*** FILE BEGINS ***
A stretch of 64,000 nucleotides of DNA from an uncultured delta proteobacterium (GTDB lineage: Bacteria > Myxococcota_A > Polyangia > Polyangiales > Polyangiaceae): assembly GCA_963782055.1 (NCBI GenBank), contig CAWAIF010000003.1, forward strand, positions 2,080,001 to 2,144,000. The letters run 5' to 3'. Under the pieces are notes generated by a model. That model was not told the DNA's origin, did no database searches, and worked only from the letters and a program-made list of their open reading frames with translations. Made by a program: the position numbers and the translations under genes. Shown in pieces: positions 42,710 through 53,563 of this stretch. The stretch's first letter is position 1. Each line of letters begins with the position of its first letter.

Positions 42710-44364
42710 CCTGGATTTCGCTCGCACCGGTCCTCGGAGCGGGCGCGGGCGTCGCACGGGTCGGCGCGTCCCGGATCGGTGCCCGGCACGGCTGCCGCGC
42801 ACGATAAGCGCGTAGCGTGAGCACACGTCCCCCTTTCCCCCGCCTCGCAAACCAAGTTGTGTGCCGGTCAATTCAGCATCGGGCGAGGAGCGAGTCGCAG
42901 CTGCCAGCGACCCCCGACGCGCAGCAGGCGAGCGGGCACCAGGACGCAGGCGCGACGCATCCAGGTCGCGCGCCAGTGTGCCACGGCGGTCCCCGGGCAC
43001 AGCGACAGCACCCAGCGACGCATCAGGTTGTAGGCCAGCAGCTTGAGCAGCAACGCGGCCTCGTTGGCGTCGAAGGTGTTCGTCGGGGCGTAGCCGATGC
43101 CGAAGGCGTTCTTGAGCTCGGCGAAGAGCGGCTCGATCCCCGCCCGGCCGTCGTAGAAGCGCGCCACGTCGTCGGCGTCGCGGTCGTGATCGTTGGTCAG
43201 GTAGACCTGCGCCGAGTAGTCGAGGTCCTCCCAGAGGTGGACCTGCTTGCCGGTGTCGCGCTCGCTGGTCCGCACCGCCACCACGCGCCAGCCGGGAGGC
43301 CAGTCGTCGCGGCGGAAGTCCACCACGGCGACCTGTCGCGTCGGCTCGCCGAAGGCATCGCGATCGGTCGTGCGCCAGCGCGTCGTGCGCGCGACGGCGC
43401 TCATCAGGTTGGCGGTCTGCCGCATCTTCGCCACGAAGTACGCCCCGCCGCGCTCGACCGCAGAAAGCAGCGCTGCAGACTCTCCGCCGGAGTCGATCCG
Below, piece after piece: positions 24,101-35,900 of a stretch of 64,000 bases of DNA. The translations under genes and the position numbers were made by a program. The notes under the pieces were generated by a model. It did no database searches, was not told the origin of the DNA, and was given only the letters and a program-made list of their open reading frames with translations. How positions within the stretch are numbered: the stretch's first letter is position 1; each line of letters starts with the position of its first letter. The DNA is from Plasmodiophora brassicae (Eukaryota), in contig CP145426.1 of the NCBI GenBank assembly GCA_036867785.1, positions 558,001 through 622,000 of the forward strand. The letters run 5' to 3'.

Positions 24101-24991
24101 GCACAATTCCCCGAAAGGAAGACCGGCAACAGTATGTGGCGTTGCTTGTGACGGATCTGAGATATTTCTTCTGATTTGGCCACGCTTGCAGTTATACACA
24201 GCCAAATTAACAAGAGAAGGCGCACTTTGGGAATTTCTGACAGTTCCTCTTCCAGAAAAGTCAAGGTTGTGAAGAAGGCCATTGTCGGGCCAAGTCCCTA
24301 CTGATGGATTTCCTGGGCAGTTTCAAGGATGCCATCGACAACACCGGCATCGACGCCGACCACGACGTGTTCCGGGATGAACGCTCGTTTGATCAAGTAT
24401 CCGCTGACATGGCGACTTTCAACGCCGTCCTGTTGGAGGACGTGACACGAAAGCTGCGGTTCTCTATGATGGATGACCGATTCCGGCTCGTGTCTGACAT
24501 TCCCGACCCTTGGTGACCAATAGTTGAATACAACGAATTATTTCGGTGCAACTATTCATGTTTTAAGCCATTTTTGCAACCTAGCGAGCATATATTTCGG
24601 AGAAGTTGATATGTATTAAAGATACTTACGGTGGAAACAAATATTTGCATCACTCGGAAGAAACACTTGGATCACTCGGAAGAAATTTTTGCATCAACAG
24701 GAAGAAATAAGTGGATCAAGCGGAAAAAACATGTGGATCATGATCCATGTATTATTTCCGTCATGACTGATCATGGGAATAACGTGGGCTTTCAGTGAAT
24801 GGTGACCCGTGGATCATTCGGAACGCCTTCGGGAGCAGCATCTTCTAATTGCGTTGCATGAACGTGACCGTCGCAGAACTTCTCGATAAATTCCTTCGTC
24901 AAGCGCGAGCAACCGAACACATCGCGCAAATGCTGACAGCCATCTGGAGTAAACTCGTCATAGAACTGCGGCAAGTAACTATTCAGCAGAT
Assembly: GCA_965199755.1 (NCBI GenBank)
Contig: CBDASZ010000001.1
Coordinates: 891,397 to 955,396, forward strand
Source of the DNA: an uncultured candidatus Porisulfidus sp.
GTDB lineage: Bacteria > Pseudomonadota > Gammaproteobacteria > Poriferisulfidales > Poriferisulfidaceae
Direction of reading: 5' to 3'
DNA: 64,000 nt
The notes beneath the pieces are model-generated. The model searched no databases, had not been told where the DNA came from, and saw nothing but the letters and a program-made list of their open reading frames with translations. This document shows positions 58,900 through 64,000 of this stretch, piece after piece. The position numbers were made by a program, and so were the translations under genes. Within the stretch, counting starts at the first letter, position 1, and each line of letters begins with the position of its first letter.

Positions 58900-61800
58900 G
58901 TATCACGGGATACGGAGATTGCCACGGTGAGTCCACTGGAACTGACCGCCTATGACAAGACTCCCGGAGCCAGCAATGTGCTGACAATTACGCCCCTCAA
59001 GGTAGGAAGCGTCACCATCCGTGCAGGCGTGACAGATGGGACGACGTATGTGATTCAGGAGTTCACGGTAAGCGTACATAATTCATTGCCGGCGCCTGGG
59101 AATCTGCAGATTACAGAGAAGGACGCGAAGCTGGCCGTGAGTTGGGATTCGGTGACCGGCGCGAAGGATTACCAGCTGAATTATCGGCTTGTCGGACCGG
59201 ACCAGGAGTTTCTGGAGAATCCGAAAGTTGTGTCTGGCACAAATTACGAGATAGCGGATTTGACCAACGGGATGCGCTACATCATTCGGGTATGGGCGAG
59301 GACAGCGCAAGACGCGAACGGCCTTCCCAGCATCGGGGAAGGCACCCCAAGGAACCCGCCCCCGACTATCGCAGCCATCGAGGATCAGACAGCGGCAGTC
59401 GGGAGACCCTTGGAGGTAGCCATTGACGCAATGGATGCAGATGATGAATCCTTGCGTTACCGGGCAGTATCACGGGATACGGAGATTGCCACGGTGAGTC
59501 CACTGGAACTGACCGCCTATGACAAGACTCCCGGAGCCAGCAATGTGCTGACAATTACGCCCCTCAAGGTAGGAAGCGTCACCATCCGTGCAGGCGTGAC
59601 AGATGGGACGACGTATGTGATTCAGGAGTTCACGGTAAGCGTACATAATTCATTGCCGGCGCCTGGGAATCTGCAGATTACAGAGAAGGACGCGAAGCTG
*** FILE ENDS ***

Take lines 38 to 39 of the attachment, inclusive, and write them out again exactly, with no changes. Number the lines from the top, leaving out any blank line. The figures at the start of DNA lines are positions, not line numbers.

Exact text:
59501 CACTGGAACTGACCGCCTATGACAAGACTCCCGGAGCCAGCAATGTGCTGACAATTACGCCCCTCAAGGTAGGAAGCGTCACCATCCGTGCAGGCGTGAC
59601 AGATGGGACGACGTATGTGATTCAGGAGTTCACGGTAAGCGTACATAATTCATTGCCGGCGCCTGGGAATCTGCAGATTACAGAGAAGGACGCGAAGCTG